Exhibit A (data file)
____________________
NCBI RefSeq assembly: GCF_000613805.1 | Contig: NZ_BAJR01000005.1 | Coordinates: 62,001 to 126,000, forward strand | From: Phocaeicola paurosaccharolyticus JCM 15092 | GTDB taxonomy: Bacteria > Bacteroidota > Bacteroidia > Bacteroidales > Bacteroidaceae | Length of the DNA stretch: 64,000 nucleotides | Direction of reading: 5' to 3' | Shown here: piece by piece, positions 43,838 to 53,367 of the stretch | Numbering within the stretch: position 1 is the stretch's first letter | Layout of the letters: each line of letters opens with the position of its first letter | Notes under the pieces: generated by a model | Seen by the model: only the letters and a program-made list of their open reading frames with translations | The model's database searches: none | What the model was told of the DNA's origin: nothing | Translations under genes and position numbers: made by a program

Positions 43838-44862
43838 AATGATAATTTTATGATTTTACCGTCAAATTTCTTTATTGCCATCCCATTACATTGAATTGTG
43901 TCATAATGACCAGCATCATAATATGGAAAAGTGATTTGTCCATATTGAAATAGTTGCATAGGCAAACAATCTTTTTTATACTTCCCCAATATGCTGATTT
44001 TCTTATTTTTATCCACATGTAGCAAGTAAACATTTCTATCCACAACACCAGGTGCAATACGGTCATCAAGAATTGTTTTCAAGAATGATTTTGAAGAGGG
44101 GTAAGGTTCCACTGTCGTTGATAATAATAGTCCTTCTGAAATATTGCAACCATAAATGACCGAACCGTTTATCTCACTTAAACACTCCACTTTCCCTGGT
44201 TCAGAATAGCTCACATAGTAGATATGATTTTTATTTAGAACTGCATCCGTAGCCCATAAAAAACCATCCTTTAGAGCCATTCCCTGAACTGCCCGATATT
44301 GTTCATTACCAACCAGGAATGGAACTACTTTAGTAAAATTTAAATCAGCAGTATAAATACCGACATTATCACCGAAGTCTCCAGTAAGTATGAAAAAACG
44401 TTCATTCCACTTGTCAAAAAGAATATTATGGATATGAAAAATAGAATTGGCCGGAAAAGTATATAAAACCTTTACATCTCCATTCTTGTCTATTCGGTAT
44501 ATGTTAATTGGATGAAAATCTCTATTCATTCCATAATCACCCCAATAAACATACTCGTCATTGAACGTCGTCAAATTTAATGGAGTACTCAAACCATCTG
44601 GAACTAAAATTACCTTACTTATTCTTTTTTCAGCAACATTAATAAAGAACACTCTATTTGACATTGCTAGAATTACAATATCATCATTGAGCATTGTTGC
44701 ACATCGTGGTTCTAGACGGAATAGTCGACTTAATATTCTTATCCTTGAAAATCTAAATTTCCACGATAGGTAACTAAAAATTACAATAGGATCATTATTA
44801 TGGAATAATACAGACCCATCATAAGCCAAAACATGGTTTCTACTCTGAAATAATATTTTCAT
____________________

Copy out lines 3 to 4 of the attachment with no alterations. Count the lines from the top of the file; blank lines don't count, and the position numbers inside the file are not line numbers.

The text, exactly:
43838 AATGATAATTTTATGATTTTACCGTCAAATTTCTTTATTGCCATCCCATTACATTGAATTGTG
43901 TCATAATGACCAGCATCATAATATGGAAAAGTGATTTGTCCATATTGAAATAGTTGCATAGGCAAACAATCTTTTTTATACTTCCCCAATATGCTGATTT